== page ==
• 2. ACMF AMI Landing Exceedance Report
  • The format of a sample landing exceedance report is as follows:
  • BCG002AS B777-200 LANDING EXCEEDANCE REPORT 1 ACID FLT DPT DST DATE FLCT FM GMT SFC N777BAC 1234567 KBFI KBFI 23/11/09 0 DC 19:21:38 1609 SWID FLAP POS GWT ALT RH AGDLKD 311B-BSM-MKA-02 F5 390000 36 −8.9 DWNLCKD REASON FOR REPORT: SINKRATE EXCEEDED AT TOUCH-DOWN --- SINKRATE ---- PEAK PEAK LIMIT TD VALUE CGBRMACL PITCH RATE −6.0 −29.0 6.00 −6.29 -- GROSS WEIGHT -- LIMIT TD VALUE AIRFRAME PGPIN 441000 390000 777-200 0001 VERT CGBRM RADIO VERT GRND TRUE PITCH SEC G ACCEL ALT SPEED CAS SPEED HDG PITCH RATE −3.00 −0.05 −0.05 68.63 −26.23 212.6 212.4 125.2 0.4 −0.313 −2.95 −0.05 −0.05 67.63 −26.33 212.6 212.4 125.2 0.4 −0.313 −2.90 −0.05 −0.05 66.50 −26.38 212.6 212.4 125.3 0.4 −0.313 −2.85 −0.05 −0.05 65.50 −26.48 212.6 212.4 125.3 0.4 −0.313 . . . . . . . . . . . . . . . . . . . . . . . . . . . . . . −0.15 3.77 0.94 −10.50 −22.63 213.4 212.9 125.7 0.0 −1.617 −0.10 5.87 2.15 −10.50 −16.58 213.5 212.9 125.7 −0.1 −2.742 −0.05 5.95 3.64 −10.75 −5.18 213.5 212.8 125.7 −0.2 −5.180 0.00 3.74 6.00 −10.25 1.35 213.4 212.5 125.7 −0.3 −6.289 0.05 1.59 6.00 −9.75 6.95 213.4 212.3 125.7 −0.7 −5.742 . . . . . . . . . . . . . . . . . . . . . . . . . . . . . . 1.85 0.03 −0.12 −9.75 −0.70 207.6 207.1 125.7 −1.0 0.000 1.90 0.07 −0.09 −9.75 −0.67 207.4 207.0 125.7 −1.0 0.008 1.95 0.13 −0.03 −9.75 −0.52 207.3 206.9 125.7 −1.0 0.023 2.00 0.17 0.01 −9.88 −0.35 207.3 206.8 125.7 −1.0 0.023 RALT ROLL WIND WIND RALT RATE MLGTT FTG SEC ROLL RATE DIR SPEED FILT FILT L R L R −3.00 2.1 0.0 0.0 0.0 72.74 −25.70 2 2 0 0 −2.95 2.1 0.0 0.0 0.0 71.44 −25.78 2 2 0 0 −2.90 2.1 0.0 0.0 0.0 70.24 −25.85 2 2 0 0 −2.85 2.1 0.0 0.0 0.0 69.10 −25.89 2 2 0 0 . . . . . . . . . . . . . . . . . . . . . . . . . . . . . . . . . −0.15 1.5 −8.6 0.0 0.0 −5.78 −26.28 2 2 0 0 −0.10 1.3 −10.4 0.0 0.0 −6.30 −24.10 2 2 1 1 −0.05 0.8 −11.0 0.0 0.0 −6.01 −20.18 2 2 1 1 0.00 0.3 −9.9 104.8 0.6 −4.99 −14.77 1 1 1 1 0.05 −0.3 −7.7 104.8 0.6 −3.58 −9.01 1 1 1 1 . . . . . . . . . . . . . . . . . . . . . . . . . . . . . . . . . 1.85 0.1 −2.7 0.0 0.0 −2.89 −0.22 1 1 1 1 1.90 0.0 −2.2 0.0 0.0 −2.94 −0.35 1 1 1 1 1.95 −0.2 −1.5 0.0 0.0 −2.96 −0.43 1 1 1 1 2.00 −0.3 −0.9 0.0 0.0 −2.98 −0.46 1 1 1 1
  • 3. Pseudo Code for Sink Rate Computations
  • The pseudo code for the sink rate computations depicted in FIGS. 2A-2D is as follows:
  • Parameters  777-200  777-300 K_pit_att_td  5.30 deg  4.15 deg L1_ra_mg 63.0 ft  80.5 ft L2_ad_mg 87.5 ft 105.0 ft Kwnsq  9.0 (rad/sec)2  9.0 (rad/sec)2 K2zwn  6.0 rad/sec  6.0 rad/sec CCC 1) Compute the Pitch Attitude Radio Altimeter Correction Term pit_att_racorr = L1_ra_mg * (pit_att_ad − K_pit_att_td) / 57.2958 CCC 2) Compute the Unfiltered Gear Altitude gear_alt_unf = radio_alt − pit_att_racorr CCC 3) Compute the Gear Altitude Complementary Filter Front End if ( comp_filt_ic = TRUE ) gear_alt_err = 0.0 r_int1 = 0.0 int2_term = 0.0 else gear_alt_err = gear_alt_unf − gear_alt_fil r_int1 = gear_alt_err * Kwnsq + (vert_acc_ad * 32.174) int2_term = gear_alt_err * K2zwn endif CCC 4) Compute the Gear Altitude Complementary Filter First Integrator if { comp_filt_ic = TRUE ) v_spd_fps = vert_spd_ad / 60. q_int1 = v_spd_fps / 2.0 q_int1_prev = q_int1 c_int1 = q_int1 * 2.0 else q_int1 = .025 * r_int1 + q_int1_prev c_int1 = q_int1 + q_int1_prev q_int1_prev = q_int1 endif CCC 5) Compute the Gear Altitude Complementary Filter Middle Section gear_alt_rt_unf = c_int1 − L2_ad_mg * pit_rate_ad / 57.2958 r_int2 = gear_alt_rt_unf + int2_term CCC 6) Compute the Gear Altitude Complementary Filter Second Integrator if ( comp_filt_ic = TRUE ) q_int2 = gear_alt_unf / 2.0 + v_spd_fps * .75 * .05 q_int2_prev = q_int2 c_int2 = gear_alt_unf + v_spd_fps * .05 else q_int2 = .025 * r_int2 + q_int2_prev c_int2 = q_int2 + q_int2_prev q_int2_prev = q_int2 endif gear_alt_fil = c_int2 CCC 7) Compute the Gear Altitude Rate Filter Output from the Final Lag Filter if ( comp_filt_ic = TRUE ) q_lag1 = gear_alt_rt_unf / 2.0 q_lag1_prev = q_lag1 c_lag1 = gear_alt_rt_unf else q_lag1 = .09090909 * gear_alt_rt_unf − (−.81818181) * q_lag1_prev c_lag1 = q_lag1 + q_lag1_prev q_lag1_prev = q_lag1 endif gear_alt_rt_fil = c_int1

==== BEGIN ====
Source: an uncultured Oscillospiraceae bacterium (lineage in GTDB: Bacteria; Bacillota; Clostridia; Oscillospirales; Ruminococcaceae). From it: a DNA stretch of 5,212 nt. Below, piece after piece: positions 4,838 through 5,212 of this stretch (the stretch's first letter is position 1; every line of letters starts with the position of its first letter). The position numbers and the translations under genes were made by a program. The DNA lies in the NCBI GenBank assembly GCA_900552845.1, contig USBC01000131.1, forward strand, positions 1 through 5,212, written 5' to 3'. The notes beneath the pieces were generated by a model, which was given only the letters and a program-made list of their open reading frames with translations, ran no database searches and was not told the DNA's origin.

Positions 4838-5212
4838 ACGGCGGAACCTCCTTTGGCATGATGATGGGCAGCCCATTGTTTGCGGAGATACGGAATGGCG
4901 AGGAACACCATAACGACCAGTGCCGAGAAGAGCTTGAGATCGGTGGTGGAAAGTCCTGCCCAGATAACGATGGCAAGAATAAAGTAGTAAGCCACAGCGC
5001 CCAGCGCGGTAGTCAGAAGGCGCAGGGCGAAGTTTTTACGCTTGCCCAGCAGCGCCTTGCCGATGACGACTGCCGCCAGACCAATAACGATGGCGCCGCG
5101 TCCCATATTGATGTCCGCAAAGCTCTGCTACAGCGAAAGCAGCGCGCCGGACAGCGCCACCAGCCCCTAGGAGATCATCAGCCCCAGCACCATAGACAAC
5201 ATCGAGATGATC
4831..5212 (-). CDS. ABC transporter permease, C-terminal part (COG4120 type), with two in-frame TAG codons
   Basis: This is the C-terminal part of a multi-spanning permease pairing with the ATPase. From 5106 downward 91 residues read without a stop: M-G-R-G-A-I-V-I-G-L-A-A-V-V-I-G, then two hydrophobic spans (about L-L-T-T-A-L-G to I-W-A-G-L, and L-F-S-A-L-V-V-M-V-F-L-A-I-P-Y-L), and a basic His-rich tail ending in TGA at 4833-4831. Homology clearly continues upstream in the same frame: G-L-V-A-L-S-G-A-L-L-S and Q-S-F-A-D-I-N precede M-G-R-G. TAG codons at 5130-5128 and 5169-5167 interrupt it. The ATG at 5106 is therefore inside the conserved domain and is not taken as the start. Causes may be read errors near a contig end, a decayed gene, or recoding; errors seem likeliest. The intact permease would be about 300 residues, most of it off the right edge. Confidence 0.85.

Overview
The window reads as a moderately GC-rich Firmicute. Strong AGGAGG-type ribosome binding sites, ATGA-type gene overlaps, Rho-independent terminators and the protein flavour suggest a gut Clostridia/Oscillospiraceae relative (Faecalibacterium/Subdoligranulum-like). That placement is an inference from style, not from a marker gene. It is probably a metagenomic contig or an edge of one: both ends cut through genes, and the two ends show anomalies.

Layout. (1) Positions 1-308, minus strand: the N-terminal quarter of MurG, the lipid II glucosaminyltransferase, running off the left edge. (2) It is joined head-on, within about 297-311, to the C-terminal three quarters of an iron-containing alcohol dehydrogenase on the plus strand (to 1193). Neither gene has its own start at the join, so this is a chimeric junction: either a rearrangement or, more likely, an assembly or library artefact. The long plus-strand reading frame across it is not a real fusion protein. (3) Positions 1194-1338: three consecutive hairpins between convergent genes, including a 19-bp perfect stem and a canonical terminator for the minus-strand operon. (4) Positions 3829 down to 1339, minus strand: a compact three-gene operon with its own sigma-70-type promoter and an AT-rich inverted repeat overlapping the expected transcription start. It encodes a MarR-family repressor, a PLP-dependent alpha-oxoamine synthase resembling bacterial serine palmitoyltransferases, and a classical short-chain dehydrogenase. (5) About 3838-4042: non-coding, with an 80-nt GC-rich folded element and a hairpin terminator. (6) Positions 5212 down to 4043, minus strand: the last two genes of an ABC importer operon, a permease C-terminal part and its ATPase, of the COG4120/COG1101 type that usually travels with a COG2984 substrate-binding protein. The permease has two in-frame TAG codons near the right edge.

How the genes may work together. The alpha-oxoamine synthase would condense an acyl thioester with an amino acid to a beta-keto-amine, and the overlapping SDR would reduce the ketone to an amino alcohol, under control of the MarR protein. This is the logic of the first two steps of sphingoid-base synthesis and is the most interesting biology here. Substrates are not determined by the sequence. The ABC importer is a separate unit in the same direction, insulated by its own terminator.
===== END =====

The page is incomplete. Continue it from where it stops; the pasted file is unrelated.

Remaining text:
Claims (21)

1. A method for reporting data concerning a landing of an aircraft, comprising:
receiving a respective set of data samples for each of a set of flight parameters, the data samples in each data sample set being received at different times during a time interval that starts prior to and ends subsequent to touchdown of said aircraft;
deriving a series of main gear sink rate values from data sample sets of a subset of said flight parameters during said time interval, each main gear sink rate value being a function of the data samples for said subset of said flight parameters corresponding to a respective time;
determining whether a trigger event has occurred;
collecting at least said data sample sets of said subset of said flight parameters acquired during said time interval and said main gear sink rate values derived during said time interval in response to occurrence of said trigger event; and
sending said collected data sample sets and main gear sink rate values to an output device in a report format.
2. The method as recited in claim 1, wherein said trigger event is touchdown of said aircraft.
3. The method as recited in claim 1, wherein said trigger event is that the gross weight of said aircraft at touchdown exceeds a threshold amount.
4. The method as recited in claim 1, wherein said trigger event is that a set of trigger preconditions have been satisfied.